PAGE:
With War Party, Siberian Traps, Saturday, June 13, at Shipping & Receiving, 201 S Calhoun St, Fort Worth, $10
Oil Boom’s Red Metal was one of the best local records from last year. It’s packed with an unflinching groove throughout and a bit of a retro take through the eyes of modernity. Kind of like when Marty McFly played Chuck Berry at prom and ended up sliding across the floor playing metal riffs. Oil Boom has an exceedingly charismatic take on garage and punk rock and are without a doubt one of the most fun local bands around. HDB
If you like this story, consider signing up for our email newsletters.
SHOW ME HOW
You have successfully signed up for your selected newsletter(s) - please keep an eye on your mailbox, we're movin' in!
With Mind Spiders, 10 p.m. Saturday, June 13, at Texas Theatre, 231 W. Jefferson Blvd., 214-948-1546 or thetexastheatre.com, $25-30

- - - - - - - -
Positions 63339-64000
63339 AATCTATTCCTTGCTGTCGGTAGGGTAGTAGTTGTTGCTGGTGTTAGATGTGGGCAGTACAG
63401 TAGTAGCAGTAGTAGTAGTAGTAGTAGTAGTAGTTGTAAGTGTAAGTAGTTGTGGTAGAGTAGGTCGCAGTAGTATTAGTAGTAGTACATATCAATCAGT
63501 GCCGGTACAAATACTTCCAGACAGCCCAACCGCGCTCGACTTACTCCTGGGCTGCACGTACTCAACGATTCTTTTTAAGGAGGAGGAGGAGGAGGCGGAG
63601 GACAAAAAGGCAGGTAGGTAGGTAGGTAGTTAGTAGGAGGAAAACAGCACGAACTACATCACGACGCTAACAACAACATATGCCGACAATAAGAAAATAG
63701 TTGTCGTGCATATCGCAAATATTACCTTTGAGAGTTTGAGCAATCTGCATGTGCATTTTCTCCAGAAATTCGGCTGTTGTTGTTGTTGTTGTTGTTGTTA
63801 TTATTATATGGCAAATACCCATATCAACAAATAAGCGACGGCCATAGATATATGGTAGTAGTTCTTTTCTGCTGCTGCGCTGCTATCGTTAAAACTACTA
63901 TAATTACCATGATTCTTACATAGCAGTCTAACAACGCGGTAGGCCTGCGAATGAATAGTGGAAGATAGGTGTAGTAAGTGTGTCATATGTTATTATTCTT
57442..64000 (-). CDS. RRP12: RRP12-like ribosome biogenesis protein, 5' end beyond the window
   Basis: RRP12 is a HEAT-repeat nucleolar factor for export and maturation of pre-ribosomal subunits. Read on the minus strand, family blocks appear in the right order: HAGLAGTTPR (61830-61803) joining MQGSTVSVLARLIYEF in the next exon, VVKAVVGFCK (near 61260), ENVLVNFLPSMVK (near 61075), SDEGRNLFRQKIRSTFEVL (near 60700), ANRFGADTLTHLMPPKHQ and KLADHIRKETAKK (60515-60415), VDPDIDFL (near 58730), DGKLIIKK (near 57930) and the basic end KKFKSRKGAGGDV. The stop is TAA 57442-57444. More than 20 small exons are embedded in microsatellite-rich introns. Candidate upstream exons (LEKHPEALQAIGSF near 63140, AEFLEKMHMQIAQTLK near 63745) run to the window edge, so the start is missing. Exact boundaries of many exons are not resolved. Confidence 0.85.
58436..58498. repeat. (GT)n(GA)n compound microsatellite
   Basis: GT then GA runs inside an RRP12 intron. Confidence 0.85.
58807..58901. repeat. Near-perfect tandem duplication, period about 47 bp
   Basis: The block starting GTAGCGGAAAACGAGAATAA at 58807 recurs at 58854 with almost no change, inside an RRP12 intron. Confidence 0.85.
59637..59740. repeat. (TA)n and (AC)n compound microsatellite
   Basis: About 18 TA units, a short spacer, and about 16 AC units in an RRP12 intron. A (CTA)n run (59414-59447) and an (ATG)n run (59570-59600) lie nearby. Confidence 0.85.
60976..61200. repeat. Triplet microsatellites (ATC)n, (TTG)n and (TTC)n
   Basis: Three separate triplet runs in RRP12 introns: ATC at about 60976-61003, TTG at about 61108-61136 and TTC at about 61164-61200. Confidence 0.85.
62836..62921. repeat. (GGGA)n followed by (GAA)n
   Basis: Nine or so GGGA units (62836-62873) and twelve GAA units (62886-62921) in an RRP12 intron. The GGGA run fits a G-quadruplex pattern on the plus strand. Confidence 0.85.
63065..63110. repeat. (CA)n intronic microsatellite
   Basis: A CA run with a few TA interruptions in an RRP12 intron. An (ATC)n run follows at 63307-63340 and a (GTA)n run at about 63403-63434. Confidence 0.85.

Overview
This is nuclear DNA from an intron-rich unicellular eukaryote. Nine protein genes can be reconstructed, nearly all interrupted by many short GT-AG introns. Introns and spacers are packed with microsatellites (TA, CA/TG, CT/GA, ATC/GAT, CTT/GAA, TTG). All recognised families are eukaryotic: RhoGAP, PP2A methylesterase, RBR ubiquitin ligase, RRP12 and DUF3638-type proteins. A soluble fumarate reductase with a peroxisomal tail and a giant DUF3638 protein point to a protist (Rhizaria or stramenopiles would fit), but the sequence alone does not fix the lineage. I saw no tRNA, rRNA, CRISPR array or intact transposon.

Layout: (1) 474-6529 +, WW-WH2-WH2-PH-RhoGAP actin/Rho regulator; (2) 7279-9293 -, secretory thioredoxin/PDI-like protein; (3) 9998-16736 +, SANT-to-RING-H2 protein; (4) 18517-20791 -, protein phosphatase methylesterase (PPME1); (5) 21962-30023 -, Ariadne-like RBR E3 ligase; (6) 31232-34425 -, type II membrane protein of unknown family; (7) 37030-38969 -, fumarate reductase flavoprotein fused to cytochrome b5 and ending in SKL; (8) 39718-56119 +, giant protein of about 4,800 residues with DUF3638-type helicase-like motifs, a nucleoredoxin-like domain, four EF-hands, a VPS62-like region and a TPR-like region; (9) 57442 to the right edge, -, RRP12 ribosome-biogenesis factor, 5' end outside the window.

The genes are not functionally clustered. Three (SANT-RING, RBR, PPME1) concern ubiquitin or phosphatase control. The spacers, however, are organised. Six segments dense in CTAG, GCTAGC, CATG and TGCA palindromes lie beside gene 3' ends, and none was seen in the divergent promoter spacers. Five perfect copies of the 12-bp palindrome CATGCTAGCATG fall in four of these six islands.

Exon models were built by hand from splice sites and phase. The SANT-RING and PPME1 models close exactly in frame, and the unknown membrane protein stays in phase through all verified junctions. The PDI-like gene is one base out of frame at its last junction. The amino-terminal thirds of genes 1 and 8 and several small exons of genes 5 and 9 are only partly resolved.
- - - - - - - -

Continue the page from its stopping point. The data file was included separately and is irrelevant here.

In their day, the Sonics fwere a staple band of garage rock in the early 1960s. Today the Tacoma, Washington natives, now in their 70s, defy the dated stereotype that screaming, angsty, noisey rock is just for the youth. The band is well known for a deep influence on rock 'n' roll from punk to Nirvana to Bruce Springsteen. In April, they came out with their first album featuring all new material in 49 years titled This is the Sonics. The album was produced by Jim Diamond of The Dirtbombs, famed for producing the first White Stripes album. Now they're on tour promoting it as a big time band who "Like It Small," as one of their new songs implies (irony intended). The band's vocalist Gerry Roslie still knows how to scream up a number backed by a simple chord progression, which comes courtesy guitarist Larry Parypa. Another new song on the album, "Bad Betty," still has the howling upbeat sound found in the early material. The band's second stop on tour is at the Texas Theater on June 13 to close out the Oak Cliff Film Festival with Fort Worth's Mind Spiders. Pablo Arauz